Emma Thompson, Director
In the September issue of the Harvard Business Review, Clayton Cristenson and co-authors describe how an understanding of customers’ jobs to be done provides the insight needed to develop the products they want and need:
“Never have businesses known more about their customers. Thanks to the big data revolution, companies now can collect an enormous variety and volume of customer information, at unprecedented speed, and perform sophisticated analyses of it.
After decades of watching great companies fail, we’ve come to the conclusion that the focus on correlation - and on knowing more and more about customers - is taking firms in the wrong direction. What they really need to home in on is the progress that the customer is trying to make in a given circumstance - what the customer hopes to accomplish. This is what we’ve come to call the job to be done.”
Your members are your customers. Membership surveys - large and small, regular and ad-hoc - deliver huge quantities of data. With careful question planning and detailed analysis, you can discover what it is that groups of members are most likely to do, think and feel, and what they are looking for from their membership.
Surveys also provide opportunity for some understanding of members’ behaviours and attitudes at a qualitative level. Online questionnaires can include open questions that delve deeper into the reasons behind a particular response, invite views and opinions, and explore an individual’s attitude or sentiment towards a particular aspect of their membership.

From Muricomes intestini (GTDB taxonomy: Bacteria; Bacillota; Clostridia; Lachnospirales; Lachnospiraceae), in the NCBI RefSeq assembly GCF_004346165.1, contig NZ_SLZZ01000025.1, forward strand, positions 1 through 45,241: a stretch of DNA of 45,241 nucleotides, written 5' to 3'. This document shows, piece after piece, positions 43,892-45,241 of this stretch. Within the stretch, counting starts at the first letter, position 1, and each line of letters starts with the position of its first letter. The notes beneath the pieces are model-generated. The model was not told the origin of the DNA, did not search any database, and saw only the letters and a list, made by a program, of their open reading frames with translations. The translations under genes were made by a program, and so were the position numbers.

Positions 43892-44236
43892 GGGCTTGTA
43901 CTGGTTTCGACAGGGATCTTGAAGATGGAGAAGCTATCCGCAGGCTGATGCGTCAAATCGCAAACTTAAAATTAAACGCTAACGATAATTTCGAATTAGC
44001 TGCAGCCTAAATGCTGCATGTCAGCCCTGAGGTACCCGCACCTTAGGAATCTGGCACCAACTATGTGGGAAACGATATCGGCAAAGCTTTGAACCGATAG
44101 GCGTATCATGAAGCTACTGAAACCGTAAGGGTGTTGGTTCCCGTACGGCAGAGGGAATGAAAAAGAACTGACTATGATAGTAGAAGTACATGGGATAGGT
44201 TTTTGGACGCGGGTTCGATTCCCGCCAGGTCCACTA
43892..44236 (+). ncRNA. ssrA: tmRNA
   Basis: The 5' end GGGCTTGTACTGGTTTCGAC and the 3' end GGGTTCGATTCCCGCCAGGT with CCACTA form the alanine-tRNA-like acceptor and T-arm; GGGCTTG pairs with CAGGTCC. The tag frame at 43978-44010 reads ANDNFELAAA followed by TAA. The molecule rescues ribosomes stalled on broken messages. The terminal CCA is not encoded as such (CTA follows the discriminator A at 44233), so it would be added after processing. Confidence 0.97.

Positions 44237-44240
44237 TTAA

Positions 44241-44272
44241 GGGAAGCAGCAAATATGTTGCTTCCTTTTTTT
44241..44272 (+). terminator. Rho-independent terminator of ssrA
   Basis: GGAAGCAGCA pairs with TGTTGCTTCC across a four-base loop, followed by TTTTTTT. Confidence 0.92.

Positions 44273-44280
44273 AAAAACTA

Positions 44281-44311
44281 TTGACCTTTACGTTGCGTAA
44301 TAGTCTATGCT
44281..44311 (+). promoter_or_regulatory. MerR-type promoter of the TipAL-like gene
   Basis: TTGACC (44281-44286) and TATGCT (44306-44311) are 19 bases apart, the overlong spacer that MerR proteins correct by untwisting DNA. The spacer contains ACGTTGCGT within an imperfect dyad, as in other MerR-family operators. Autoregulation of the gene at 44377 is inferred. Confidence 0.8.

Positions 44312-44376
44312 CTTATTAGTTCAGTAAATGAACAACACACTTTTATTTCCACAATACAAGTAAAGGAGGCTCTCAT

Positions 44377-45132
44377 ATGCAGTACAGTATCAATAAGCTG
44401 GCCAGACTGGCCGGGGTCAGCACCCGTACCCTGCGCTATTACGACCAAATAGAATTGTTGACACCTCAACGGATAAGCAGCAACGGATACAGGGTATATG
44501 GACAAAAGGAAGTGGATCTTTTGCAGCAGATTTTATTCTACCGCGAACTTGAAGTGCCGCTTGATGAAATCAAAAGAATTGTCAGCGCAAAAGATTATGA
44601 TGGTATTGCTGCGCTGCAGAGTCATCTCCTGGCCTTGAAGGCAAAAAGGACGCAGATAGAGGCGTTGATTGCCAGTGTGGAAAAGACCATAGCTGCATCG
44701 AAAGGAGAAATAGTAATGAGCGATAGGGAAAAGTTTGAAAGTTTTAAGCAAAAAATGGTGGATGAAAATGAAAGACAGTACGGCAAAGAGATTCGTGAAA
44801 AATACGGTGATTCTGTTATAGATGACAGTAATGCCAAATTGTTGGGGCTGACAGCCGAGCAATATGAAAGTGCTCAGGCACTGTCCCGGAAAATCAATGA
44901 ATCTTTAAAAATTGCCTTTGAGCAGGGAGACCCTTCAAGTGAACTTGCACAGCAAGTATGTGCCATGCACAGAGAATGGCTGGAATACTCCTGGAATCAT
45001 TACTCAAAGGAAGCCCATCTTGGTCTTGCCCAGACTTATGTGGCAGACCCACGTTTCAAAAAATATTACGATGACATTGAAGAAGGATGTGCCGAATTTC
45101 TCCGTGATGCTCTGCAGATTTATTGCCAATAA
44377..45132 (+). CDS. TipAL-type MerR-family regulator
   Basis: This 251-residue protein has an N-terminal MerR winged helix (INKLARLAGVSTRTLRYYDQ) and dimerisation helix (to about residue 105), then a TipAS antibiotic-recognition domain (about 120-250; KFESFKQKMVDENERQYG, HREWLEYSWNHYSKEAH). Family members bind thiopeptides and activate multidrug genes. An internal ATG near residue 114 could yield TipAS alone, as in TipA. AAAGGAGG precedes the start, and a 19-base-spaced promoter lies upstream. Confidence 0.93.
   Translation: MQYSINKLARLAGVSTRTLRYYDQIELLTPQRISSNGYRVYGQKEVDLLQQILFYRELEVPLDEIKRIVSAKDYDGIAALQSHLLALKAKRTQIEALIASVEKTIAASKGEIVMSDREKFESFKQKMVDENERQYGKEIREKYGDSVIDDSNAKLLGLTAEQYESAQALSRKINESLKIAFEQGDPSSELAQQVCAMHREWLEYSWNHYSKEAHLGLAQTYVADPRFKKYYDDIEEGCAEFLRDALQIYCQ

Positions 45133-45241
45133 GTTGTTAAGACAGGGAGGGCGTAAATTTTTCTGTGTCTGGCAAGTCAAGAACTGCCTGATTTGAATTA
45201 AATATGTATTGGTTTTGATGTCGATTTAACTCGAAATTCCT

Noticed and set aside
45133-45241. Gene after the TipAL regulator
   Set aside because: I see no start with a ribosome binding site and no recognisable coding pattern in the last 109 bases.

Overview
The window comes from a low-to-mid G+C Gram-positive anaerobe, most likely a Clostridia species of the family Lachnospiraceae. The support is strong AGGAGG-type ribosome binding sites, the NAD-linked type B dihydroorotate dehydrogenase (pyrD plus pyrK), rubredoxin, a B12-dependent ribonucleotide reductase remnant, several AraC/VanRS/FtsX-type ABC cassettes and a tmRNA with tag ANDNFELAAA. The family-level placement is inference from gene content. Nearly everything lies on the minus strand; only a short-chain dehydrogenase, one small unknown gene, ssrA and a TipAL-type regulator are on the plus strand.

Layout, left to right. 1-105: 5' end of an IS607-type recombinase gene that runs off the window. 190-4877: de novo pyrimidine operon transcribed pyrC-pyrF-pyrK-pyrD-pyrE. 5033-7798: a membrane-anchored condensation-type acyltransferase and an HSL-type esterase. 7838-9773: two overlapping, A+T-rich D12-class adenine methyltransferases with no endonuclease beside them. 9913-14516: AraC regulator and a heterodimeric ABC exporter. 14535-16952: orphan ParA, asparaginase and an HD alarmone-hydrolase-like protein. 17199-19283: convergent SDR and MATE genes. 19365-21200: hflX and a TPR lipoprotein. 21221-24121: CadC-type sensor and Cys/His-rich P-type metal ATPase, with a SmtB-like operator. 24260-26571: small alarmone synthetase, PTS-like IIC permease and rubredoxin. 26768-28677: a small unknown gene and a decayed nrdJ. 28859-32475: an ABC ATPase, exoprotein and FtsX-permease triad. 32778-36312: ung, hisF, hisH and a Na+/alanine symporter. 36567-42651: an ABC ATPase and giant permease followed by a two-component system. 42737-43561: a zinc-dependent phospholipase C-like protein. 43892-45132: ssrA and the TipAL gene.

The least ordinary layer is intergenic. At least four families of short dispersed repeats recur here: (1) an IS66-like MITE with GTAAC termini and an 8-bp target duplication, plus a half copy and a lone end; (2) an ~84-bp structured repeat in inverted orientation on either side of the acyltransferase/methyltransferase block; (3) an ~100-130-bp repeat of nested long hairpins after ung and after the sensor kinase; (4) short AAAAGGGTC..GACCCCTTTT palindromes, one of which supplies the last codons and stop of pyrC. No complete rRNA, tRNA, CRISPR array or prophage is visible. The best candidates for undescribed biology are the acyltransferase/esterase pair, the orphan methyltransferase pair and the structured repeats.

Knowing your members' jobs to be done
Membership bodies are not – in general – known for acting rapidly on new intelligence. Nor or they all experts at innovating. Nevertheless, armed with carefully gathered data, organisations can build a better understanding of what it is that individuals and groups are seeking from their membership body, the types of products and services they need and what they think the organisation should be doing on their behalf.
But to get to the bottom of how they can truly help individuals in their day-to-day work and support them in achieving their longer term goals, organisations could perhaps follow the Cristenson approach and take a closer look at the jobs to be done.
From a members’ point of view, the jobs to be done could be anything from looking for the latest updates on a particular subject to looking for a new role; finding a template document to finding a mentor. The list of member jobs may be relatively easy to define.
But what an organisation should be determining are the circumstances surrounding each of the jobs. When and how are people looking for those learning updates: on the bus, using a mobile? At home in their study, using a PC? On a lunch-break, in the library? Do they need knowledge in a hurry, to add to this afternoon’s presentation, or over a few days to incorporate into a dissertation?
Getting into this level of detail about the jobs to be done will enable the organisation to create innovative solutions. A product or service may be just what members need, but if the way it’s packaged or presented doesn’t suit the circumstance, it may quickly fall out of favour.
Take the example of Reese’s Peanut Butter Cups given in the aforementioned HBR article. People loved the treats but couldn’t unwrap and eat them tidily while standing in a crowded subway. So Hershey’s developed re-sealable grab-bags of mini treats with no wrappers - perfect for dipping into.
Your next job to be done...
When you’ve collected your next swathe of member data, you’ve worked out what members like best, when they prefer to receive it and how it’s best delivered, consider doing a bit more qualitative research. Put yourself in their shoes mentally, emotionally, and even physically – ask them exactly what it is that they are struggling to achieve and what the barriers are to achieving it.